Dictionary of National Biography, 1885-1900/Haliburton, Thomas Chandler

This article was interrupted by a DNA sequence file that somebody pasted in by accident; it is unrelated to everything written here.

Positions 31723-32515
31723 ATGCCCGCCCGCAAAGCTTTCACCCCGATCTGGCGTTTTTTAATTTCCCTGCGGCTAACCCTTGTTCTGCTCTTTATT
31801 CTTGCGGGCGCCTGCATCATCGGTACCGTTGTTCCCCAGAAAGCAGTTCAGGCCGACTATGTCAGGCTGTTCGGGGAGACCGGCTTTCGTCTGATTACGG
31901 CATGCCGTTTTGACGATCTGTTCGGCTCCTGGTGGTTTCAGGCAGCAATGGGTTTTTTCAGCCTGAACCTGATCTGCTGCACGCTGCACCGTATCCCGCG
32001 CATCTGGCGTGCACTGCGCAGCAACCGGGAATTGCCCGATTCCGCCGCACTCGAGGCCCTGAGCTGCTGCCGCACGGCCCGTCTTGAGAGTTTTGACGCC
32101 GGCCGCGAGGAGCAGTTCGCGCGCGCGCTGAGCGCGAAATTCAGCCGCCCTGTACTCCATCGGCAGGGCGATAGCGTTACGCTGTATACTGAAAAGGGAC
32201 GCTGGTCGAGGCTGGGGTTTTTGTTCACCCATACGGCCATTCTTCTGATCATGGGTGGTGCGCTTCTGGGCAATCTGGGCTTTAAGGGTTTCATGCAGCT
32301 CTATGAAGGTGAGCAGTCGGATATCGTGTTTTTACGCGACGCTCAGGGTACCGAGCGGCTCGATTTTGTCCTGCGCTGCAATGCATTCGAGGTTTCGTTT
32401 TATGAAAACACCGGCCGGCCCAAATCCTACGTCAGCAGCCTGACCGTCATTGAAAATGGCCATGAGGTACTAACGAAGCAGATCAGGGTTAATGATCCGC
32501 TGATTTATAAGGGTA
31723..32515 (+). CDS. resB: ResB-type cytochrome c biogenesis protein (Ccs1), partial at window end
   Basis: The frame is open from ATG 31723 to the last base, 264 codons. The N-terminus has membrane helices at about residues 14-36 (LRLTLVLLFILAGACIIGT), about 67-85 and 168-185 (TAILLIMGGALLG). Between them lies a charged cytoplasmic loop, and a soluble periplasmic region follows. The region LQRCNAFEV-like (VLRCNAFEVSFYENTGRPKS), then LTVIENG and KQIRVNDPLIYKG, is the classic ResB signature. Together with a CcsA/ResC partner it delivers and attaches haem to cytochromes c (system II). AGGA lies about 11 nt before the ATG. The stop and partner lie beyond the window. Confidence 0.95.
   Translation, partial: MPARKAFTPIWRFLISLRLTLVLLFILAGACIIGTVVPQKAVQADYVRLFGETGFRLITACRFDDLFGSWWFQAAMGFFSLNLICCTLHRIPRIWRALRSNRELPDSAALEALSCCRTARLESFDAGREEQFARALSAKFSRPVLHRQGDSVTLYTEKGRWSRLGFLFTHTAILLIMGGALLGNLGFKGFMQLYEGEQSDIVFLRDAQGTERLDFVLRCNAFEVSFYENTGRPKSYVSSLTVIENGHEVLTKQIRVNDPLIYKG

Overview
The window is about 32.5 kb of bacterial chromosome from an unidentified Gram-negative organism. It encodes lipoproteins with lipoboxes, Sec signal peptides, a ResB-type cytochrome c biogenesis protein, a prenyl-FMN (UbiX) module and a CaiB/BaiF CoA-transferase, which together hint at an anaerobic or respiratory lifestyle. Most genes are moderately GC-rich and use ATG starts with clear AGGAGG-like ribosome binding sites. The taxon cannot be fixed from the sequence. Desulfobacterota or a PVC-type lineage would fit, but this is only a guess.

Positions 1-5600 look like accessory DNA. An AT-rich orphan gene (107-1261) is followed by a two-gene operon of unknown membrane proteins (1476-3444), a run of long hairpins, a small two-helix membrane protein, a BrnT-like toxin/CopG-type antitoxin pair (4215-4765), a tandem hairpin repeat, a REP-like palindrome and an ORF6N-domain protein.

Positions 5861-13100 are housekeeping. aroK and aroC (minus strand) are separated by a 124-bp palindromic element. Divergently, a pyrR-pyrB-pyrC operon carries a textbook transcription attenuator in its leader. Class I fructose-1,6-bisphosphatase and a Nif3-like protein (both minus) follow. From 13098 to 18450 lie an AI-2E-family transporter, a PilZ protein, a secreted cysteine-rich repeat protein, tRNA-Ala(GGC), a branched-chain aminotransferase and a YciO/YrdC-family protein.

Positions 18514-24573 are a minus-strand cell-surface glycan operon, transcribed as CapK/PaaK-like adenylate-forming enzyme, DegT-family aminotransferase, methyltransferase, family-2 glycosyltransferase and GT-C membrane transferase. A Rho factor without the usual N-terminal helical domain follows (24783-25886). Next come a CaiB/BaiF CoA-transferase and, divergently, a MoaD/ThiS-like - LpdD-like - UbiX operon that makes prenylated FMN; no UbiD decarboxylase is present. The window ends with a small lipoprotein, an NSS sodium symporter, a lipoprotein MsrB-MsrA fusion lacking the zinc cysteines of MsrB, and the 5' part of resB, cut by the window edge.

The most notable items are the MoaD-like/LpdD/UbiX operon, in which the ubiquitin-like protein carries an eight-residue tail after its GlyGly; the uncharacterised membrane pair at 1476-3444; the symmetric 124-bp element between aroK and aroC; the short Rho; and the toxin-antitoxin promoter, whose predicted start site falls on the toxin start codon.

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HALIBURTON, THOMAS CHANDLER (1796–1865), author of 'Sam Slick,' only child of the Hon. William Otis Haliburton, a justice of the court of common pleas of Nova Scotia, by Lucy, eldest daughter of Major Grant, was born at Windsor, Nova Scotia, in December 1796, and educated at the grammar school and at King's College in his native town. In 1820 he was called to the bar. He practised at Annapolis Royal, the former capital of Nova Scotia, where he acquired a large and lucrative business. After a short time he entered the legislative assembly as member for the county of Annapolis. In 1828 he was appointed chief justice of the court of common pleas of Nova Scotia, which place he held to 1840, when the court of common pleas was abolished and his services were transferred to the supreme court, where he commenced his duties 1 Jan. 1842. In February 1856 he resigned his office of judge, and removed to England, where he continued to reside to his death. In 1825 and 1829 he published histories of his native province. His works were widely circulated, and the Nova Scotia House of Assembly tendered him a vote of thanks for his Historical Account, which he received in person in his place in parliament. He next began a series of articles in the ‘Nova Scotian’ newspaper in 1835, writing under the pseudonym of Sam Slick, a Yankee pedlar. The articles were popular, and were copied by the American press. They were then collected together and published at Halifax anonymously in 1837, and several editions were issued in the United States. A copy being taken to England by General Fox, was given to Richard Bentley, who issued an edition which had a considerable circulation. The only benefit which Haliburton received from this English edition was the presentation from Bentley of a silver salver, with an inscription written by the Rev. Richard Barham. Haliburton, writing as Sam Slick, told his countrymen many home truths. Those who laughed at Sam Slick's jokes did not always relish his outspoken criticisms, and his popularity as a writer was far greater out of Nova Scotia than in it; his fame, however, became general. None of his writings are regularly constructed stories, but the incidents and characters are always spirited and mostly humorous. ‘Sam Slick’ had a very extensive sale, and notwithstanding its idiomatic peculiarities was translated into several languages. In 1842 Haliburton visited England again, and in the next year embodied the result of his observations on English society in his amusing work ‘The Attaché.’ ‘The Bubbles of Canada. By the Author of “The Clockmaker,”’ issued in 1839, was a serious book on the political government of the country. It was suggested by Lord Durham's famous report, and attracted much attention in England. His other works are ‘The Letter Bag of the Great Western,’ 1839, and ‘The Old Judge,’ 1843. On resigning his judgeship in 1856 he applied for his pension of 300l. a year; the claim was resisted for several years, and he did not succeed in obtaining the first payment until after a decision in his favour made by the judicial committee of the privy council in England.